Employer-provided Long-term Disability (LTD) Benefits

By Editor • October 26th, 2010

By John W. De Haan, DeHaan Busse LLP

If you have a long-term disability plan (LTD) provided by your private employer, it is most likely governed by a federal statute known as the Employee Retirement Income Security Act of 1974 (ERISA). ERISA sets certain requirements that employer-provided benefit plans must follow.  On such LTD disability claims, it requires the insurance carrier to provide you notice of why your claim was denied, and also allows you to appeal that denial to the carrier/LTD plan.  If you do not appeal the denial to the carrier/LTD plan, then you will not be allowed to file a lawsuit to recover benefits.

If you appeal the denial and the carrier upholds its decision to stop benefits, only then can you file a lawsuit to recover benefits.  Under ERISA, the courts have held that your are NOT entitled to a jury trial.  Rather, your case would be reviewed by a federal judge.  Depending on the language of the LTD Plan, the judges review will either be de novo (i.e., the judge will review all of the evidence and decide if you are entitled to benefits), or deferential to the carrier (i.e., the judge will only overturn the carrier’s decision if he/she finds the carrier abused its discretion, or its decision lacked a reasonable basis).

Unfortunately, most LTD Plans contain language that give them a deferential review by the courts.  As a result, carriers often deny claims – even years after the disability started – in reliance upon a deferential review by the courts.  That is, because they know there is a very low threshold for them to win in court, they rely upon that procedural advantage to get away with an otherwise wrongful, unsupported denial.  The most important thing to understand is that the appeal under ERISA is extremely important.  Even if you cannot get the carrier to change its decision on your claim, it is during the appeal that you can put documentation into the claim file to show the court how unreasonable the carrier’s decision was.  If you do not do a good job on the appeal, then you may not have much chance of success if you have to sue.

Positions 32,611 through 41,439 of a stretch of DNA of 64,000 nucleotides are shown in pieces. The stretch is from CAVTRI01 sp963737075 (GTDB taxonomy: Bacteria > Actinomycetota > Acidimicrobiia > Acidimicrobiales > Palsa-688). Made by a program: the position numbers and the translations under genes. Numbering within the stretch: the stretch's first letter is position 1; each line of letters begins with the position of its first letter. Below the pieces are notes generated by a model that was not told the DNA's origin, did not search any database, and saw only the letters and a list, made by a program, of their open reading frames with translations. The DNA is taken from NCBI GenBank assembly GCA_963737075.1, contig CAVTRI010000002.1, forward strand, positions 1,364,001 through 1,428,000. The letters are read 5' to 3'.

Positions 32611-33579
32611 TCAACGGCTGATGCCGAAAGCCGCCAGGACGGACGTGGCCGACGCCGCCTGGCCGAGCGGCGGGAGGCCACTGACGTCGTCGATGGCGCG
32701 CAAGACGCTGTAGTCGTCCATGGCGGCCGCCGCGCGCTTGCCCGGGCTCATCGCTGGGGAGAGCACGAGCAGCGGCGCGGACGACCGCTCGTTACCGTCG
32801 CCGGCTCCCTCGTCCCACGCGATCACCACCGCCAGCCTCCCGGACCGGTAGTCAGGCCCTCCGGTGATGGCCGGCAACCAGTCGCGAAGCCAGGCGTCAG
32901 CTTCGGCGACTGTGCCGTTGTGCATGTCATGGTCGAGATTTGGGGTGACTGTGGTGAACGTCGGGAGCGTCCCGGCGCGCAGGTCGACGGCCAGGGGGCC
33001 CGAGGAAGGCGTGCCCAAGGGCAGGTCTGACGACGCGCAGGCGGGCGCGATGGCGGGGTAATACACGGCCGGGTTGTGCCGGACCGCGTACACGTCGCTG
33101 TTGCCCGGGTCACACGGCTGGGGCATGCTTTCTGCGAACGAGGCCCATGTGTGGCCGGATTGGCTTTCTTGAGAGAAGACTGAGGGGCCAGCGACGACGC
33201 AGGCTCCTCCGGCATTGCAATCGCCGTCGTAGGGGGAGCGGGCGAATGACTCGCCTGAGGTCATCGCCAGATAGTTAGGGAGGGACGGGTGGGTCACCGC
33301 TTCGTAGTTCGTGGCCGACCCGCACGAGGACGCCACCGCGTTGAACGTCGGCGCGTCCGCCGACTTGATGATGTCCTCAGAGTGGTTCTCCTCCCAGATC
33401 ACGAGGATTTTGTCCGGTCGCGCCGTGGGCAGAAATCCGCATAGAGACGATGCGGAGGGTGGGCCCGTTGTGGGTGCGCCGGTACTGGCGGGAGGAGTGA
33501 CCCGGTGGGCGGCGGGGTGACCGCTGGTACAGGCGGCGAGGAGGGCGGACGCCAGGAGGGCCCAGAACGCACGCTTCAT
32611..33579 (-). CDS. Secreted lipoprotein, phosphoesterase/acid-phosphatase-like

Under these circumstances, therefore, it is prudent to consult with a disability attorney as soon as possible about your claim.  You will need to provide the attorney with copies of the denial letter, your LTD Plan’s Summary Plan Description (SPD), and some medical documentation of your disability.  These documents will allow the attorney to assess the relative merits of your case, and determine if he/she can help you.  You can obtain a copy of the SPD by requesting it from your employer.  You should request it via certified mail, so you can show the date your employer received your request.  The employer has 30 days to respond and can face penalties it it does not respond in a timely manner.

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